In recent years—and of course, inspired by the officer-related murder of George Floyd and the COVID-19 pandemic—we’ve seen organizations like NASCAR and Formula One commit to building a far more diverse and inclusive sport that’s reflective of the “the world in which they race.” And while the results thus far have been mixed, their efforts have been bolstered by Black and Brown folks who are more than willing to venture into uncharted territory in order to try something new after spending years of their lives trapped in the house—thanks to that pesky, punk-ass coronavirus.
I know this because I just so happen to be one of them.
Quarantine was a particularly gruesome experience for those of us who reside in Los Angeles, and aside from forgetting what it was like to experience human interaction, I spent a vast majority of my time lamenting all the things I took for granted in a past life—barbershop banter, obnoxiously loud concerts, sowing seeds of dissent among the Lakers’ indoctrinated fanbase—and obsessing over all the things I would finally do if I was ever allowed to go outside and play again. And believe it or not, at the top of that list was off-road racing.
Sure, I had dabbled with ATVs before—what Black person with a passport hasn’t?—but there’s a clear distinction between coasting along the beach in Cabo San Lucas on a 4x4 and tearing through the outskirts of Las Vegas with about 225 horsepower in one of the dopest off-road vehicles known to man: The RZR Pro R.
And I craved the latter.
So in recently partaking in my first off-road experience in a utility terrain vehicle—not to be confused with y’all’s cute little all-terrain vehicles—I was not only amazed by how powerful that thing was, but how much concentration and discipline they take to drive. Navigating big-ass boulders, sharp turns, and even sharper rocks is no small feat when you’re soaring at around 50 or 60 MPH with clouds of dust punching you in the face. You quite literally can’t see anything five or six feet in front of you, so that puts a premium on trusting both your instincts and your co-pilot—whose job it is to keep an eye on your GPS navigation and spare you the humiliation of a nasty accident or a far more humbling flat tire.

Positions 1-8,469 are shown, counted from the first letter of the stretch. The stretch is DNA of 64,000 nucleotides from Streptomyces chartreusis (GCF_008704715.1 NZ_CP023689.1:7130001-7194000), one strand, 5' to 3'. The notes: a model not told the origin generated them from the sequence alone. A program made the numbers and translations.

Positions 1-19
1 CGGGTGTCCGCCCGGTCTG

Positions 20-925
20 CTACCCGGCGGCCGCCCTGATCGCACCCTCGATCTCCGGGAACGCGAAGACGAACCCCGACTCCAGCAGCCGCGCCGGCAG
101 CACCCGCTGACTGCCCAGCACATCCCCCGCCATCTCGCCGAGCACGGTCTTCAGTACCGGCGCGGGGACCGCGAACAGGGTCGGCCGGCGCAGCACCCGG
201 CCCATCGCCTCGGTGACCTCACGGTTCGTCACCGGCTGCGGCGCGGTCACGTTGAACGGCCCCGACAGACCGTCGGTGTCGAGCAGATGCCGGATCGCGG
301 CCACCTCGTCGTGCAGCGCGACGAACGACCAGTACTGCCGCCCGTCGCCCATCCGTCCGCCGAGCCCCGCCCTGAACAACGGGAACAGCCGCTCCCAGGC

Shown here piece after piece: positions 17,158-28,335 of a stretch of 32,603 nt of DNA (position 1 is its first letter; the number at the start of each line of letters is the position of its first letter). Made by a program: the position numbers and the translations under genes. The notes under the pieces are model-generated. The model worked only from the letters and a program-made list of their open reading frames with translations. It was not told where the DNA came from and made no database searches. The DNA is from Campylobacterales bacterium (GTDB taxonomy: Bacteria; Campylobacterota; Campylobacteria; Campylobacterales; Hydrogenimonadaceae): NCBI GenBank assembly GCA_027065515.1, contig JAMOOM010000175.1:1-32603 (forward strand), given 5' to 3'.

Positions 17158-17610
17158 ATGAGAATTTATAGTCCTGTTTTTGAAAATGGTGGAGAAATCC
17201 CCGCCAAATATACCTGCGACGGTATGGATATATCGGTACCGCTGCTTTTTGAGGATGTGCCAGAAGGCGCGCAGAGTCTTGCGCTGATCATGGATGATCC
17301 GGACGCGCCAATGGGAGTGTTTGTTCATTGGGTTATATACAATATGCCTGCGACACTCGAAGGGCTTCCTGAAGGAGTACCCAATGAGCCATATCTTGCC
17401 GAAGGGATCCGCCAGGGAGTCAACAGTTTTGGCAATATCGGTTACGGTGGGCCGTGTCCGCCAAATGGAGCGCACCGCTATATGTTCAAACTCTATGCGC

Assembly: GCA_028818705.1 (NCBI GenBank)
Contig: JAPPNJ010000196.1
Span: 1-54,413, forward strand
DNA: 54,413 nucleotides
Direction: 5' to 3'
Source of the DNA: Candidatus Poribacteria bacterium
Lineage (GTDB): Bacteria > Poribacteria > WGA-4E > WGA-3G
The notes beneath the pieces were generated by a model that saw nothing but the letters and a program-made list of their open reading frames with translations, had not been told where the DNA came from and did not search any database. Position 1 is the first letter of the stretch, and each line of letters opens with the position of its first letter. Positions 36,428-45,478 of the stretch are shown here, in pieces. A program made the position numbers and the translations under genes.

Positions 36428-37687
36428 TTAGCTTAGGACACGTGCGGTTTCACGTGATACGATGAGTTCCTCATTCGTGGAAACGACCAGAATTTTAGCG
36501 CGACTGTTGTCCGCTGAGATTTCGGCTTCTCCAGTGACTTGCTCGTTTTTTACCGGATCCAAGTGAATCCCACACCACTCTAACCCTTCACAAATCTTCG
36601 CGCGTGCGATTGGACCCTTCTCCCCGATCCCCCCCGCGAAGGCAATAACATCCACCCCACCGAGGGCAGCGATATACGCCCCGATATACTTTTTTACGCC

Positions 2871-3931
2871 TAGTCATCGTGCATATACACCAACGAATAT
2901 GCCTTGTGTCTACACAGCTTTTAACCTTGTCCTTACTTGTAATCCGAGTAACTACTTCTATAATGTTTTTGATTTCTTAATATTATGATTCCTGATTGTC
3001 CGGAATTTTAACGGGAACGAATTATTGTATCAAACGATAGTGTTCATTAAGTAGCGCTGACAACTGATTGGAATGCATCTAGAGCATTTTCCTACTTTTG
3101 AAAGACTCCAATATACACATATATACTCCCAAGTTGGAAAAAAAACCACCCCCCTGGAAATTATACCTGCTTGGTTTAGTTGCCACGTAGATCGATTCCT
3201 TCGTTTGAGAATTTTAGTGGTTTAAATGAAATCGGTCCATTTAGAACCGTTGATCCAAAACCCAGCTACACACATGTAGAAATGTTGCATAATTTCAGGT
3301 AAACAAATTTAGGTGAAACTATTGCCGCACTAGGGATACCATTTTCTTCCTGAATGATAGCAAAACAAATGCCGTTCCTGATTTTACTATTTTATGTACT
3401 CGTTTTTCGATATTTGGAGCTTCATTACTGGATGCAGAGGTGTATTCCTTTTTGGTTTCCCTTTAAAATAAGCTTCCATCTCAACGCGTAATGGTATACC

(Is this a judgment-free zone? Because I sure as hell split one of my tires to the white meat.)
But aside from quenching my need for (dirt and) speed, I also had the privilege of meeting father-daughter duo Randy and Sierra Romo of Romo Motorsports, who not only kick plenty of ass on the track for a living, but are doing the Lord’s work in helping to diversify the sport. On the night before the Mint 400—the oldest active off-road desert race in the country—they were gracious enough to let me infiltrate their garage, pick their brains, and provided a sneak preview of the tricked-out RZRs they would be driving the next day. And as someone who knew absolutely nothing about off-road racing beforehand, between getting behind the wheel myself and meeting the people who live and breathe this sport, it really helped to contextualize what I would experience the next day when I attended the immensely popular Mint 400.
Now I’m not gonna lie: I’ve never attended a NASCAR race in my life since the painfully unseasoned crowds and omnipresent Confederate flags aren’t exactly the most welcoming environment to myself or other Black and brown folks. So admittedly, I had similar apprehensions about attending its second cousin, the Mint 400. And while I was greeted by flags (but not Confederate ones) and other regalia that openly declared “Fuck Biden and if You Voted for Him Then Fuck You Too”—which made me cackle for a good five minutes—I genuinely had a good-ass time meeting Polaris RZR racers like Kristen Matlock, chopping it up with the various pit crews, going on a scavenger hunt for a bathroom, and witnessing my guy Randy Romo finish 2nd place overall—because I’m good luck, dammit. So of course, he did.
But most importantly, and even to my own surprise, I never once felt uncomfortable or unwelcome in an environment in which I was clearly out of my element. Quite literally everybody was extremely affable and kind, more than willing to answer all 50-eleven questions I had about the sport, and I even saw sprinkles of color throughout the event. That being said, I had a really dope time and hopefully, my experience inspires other Black folks to venture outside of their comfort zones and check off every single one of those bucket list items that you’ve been uneasy about. If this pandemic has taught us anything, it’s to seize the day and live life without regrets. So get back outside and live your best, uncompromised lives.
And hopefully, that also includes a little off-road action in a RZR Pro R. Because your life is incomplete until you experience one yourself. Trust me on this.